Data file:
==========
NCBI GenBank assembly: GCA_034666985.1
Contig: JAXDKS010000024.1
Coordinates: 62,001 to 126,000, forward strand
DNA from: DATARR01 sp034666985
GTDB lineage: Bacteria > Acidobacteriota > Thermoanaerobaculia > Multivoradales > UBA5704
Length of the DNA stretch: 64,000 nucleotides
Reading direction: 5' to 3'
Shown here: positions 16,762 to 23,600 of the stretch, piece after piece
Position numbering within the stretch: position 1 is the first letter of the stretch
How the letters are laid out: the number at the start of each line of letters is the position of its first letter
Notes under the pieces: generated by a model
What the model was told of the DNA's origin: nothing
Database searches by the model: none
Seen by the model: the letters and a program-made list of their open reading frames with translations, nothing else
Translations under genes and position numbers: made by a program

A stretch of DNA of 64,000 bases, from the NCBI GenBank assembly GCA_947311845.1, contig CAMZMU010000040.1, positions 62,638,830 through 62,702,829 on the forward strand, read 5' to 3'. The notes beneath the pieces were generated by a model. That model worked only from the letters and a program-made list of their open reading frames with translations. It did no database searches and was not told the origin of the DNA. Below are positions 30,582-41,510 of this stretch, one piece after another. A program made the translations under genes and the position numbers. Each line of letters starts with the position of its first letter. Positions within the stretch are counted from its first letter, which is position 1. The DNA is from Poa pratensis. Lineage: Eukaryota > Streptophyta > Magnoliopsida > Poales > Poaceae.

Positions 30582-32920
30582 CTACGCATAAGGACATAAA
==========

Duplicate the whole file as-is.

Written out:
NCBI GenBank assembly: GCA_034666985.1
Contig: JAXDKS010000024.1
Coordinates: 62,001 to 126,000, forward strand
DNA from: DATARR01 sp034666985
GTDB lineage: Bacteria > Acidobacteriota > Thermoanaerobaculia > Multivoradales > UBA5704
Length of the DNA stretch: 64,000 nucleotides
Reading direction: 5' to 3'
Shown here: positions 16,762 to 23,600 of the stretch, piece after piece
Position numbering within the stretch: position 1 is the first letter of the stretch
How the letters are laid out: the number at the start of each line of letters is the position of its first letter
Notes under the pieces: generated by a model
What the model was told of the DNA's origin: nothing
Database searches by the model: none
Seen by the model: the letters and a program-made list of their open reading frames with translations, nothing else
Translations under genes and position numbers: made by a program

A stretch of DNA of 64,000 bases, from the NCBI GenBank assembly GCA_947311845.1, contig CAMZMU010000040.1, positions 62,638,830 through 62,702,829 on the forward strand, read 5' to 3'. The notes beneath the pieces were generated by a model. That model worked only from the letters and a program-made list of their open reading frames with translations. It did no database searches and was not told the origin of the DNA. Below are positions 30,582-41,510 of this stretch, one piece after another. A program made the translations under genes and the position numbers. Each line of letters starts with the position of its first letter. Positions within the stretch are counted from its first letter, which is position 1. The DNA is from Poa pratensis. Lineage: Eukaryota > Streptophyta > Magnoliopsida > Poales > Poaceae.

Positions 30582-32920
30582 CTACGCATAAGGACATAAA